Verses 6 onwards reminded me of this puzzle. In Isaiah’s mind, the problem would not exist, at least as far as the wolf eating the goat were concerned. Because the prophet envisages a time when hunter and hunted will lie down together. As in the very opening of Genesis, there will be a time when creation is once again vegetarian. So the wolf will live with the lamb, the calf with the lion, and a little child will be in charge. The little child will play near poisonous snakes and no harm will come to it.
This situation may not happen literally any time soon. The traveller will still need to use his wits to get his 3 passengers across the river without eating each other. It seems as though this very much an “in your dreams” passage.
And yet. Isaiah speaks of a royal child leading the not only the domestic animals such as the oxen, but the dangerous wild ones such as the lions. He lives among them and leads them. It was more usual for such a prophecy to have him fighting and killing the lions – as David once killed the giant Goliath. The reign of this new royal child will not be like that of the old order. It will be different.
When Jesus came to earth, he came as a small, fragile baby. When he became a man and became known for his healings and teachings many who followed him thought he would be the warrior Messiah that they were expecting. They were expecting a leader in the old style – one who would, to paraphrase a certain American, “make Israel great again”.
But Jesus wasn’t like that. He lived among the lambs of his people and he lived among the wolves and lions. And because it wasn’t the right time for Isaiah’s prophecy to come to completion in its entirety, the lions and wolves were provoked and retaliated. He was arrested, tried and executed. Once again it seemed as though the tree had well and truly been felled. But we know that this was not the end of the story. The shoot was stubborn. It lived. It grew. It continues to move and grow in mysterious ways. And it will continue to do so until the time is right for the lion and the lamb to lie down together. A time when the whole earth will know the Lord and the root of Jesse will stand as a signal to the nations.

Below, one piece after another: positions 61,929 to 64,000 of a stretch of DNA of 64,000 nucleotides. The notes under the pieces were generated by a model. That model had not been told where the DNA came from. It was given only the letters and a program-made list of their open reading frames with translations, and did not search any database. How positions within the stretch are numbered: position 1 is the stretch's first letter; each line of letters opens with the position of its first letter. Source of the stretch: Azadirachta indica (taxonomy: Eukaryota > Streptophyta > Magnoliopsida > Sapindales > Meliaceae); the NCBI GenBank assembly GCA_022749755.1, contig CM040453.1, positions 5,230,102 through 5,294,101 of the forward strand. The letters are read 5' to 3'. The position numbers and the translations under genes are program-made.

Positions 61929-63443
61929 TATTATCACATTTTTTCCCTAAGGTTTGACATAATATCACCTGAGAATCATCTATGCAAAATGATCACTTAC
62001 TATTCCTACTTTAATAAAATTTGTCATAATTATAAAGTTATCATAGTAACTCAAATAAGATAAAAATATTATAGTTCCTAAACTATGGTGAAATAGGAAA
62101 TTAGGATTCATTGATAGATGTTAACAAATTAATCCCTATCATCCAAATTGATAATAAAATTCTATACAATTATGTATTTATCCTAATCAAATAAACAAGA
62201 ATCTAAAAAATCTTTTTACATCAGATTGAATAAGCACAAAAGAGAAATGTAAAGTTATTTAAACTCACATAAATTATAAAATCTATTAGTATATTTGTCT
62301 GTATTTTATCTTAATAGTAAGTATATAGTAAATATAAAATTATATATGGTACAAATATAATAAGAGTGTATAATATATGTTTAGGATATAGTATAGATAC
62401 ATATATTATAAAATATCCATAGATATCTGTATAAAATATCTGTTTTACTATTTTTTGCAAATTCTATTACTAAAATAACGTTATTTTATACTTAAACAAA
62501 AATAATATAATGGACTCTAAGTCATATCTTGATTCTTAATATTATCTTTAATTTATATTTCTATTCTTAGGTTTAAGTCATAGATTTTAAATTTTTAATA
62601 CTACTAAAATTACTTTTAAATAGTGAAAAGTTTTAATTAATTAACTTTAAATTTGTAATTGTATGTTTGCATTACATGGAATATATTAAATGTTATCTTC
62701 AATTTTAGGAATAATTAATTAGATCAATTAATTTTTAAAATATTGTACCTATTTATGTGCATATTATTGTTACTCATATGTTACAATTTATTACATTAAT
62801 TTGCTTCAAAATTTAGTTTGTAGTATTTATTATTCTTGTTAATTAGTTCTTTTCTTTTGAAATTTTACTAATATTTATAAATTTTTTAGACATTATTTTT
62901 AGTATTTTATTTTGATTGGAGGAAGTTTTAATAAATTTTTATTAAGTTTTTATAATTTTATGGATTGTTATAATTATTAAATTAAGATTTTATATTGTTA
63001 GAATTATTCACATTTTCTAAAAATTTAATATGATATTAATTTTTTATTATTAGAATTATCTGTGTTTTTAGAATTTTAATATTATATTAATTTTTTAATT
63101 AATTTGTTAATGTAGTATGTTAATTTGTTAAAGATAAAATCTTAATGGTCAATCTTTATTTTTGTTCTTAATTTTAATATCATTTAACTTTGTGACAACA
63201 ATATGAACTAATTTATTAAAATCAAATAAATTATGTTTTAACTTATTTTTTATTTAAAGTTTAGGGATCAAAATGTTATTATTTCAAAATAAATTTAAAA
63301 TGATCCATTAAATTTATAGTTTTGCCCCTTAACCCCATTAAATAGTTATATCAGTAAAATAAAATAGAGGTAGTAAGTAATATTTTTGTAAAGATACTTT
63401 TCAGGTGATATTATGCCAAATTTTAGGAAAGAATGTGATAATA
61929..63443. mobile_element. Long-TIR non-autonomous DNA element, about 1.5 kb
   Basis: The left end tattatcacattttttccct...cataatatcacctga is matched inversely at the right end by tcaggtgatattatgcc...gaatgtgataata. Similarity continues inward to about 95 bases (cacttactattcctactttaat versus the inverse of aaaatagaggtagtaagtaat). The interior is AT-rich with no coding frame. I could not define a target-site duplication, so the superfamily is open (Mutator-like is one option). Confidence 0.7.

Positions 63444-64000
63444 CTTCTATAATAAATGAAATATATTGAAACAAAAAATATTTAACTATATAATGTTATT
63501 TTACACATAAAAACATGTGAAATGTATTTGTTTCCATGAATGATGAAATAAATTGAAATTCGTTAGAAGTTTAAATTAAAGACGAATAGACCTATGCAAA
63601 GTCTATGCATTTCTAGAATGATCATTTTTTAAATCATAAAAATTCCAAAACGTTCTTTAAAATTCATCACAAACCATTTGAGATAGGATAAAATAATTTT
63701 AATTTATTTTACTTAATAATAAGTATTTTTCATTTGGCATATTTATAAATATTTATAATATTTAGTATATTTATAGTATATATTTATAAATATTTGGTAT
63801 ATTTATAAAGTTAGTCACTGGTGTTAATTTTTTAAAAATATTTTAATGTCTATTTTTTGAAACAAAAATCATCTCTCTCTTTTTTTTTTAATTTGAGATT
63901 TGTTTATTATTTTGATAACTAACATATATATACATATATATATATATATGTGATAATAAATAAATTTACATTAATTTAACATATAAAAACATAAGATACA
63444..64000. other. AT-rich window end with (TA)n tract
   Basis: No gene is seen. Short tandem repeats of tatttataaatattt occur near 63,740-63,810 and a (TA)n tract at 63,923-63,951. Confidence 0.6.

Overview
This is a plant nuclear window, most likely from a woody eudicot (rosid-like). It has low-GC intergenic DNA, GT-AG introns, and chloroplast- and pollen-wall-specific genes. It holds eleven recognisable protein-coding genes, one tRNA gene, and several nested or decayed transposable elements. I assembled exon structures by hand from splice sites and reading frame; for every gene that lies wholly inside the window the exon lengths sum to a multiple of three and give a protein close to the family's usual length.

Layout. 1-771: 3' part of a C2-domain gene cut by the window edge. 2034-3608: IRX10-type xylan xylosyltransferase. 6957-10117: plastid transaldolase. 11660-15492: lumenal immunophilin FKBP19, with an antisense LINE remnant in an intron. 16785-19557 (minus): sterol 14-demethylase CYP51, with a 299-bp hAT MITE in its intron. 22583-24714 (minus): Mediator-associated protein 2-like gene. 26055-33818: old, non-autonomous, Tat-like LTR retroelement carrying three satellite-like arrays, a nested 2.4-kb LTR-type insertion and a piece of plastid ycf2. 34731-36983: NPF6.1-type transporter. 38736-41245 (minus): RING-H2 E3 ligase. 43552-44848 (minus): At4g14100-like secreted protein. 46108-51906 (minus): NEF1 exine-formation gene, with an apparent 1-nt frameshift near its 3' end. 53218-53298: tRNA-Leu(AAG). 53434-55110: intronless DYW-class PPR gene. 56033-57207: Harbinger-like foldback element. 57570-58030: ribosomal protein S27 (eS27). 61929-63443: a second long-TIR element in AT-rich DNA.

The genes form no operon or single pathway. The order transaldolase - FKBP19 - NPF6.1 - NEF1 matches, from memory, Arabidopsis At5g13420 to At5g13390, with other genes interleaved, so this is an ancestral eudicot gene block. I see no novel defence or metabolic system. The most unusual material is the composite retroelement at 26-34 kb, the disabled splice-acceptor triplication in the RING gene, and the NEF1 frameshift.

Sometimes in our lives it feels as though a large and beautiful, powerful and majestic tree has been felled. Many feel like this about the Sheffield trees. Many feel this way about Brexit or Donald Trump, about Syria, about the recent plane crash in Columbia. Or about something that has happened in their own personal lives.
Sometimes all we feel able to do in times like this is to sit on the stump of despair. That’s ok. And God will sit there with us. But we need to be alert to when God is nudging us to look at that little shoot that’s growing just there! At some point the time will be right to stop counting the rings of the past, but to see where this new little shoot might be leading us!
Catherine Burchell – Reader
(Some ideas used here come from Barbara Lundblad’s post for this passage on December 8th 2013 on the workingpreacher.org website)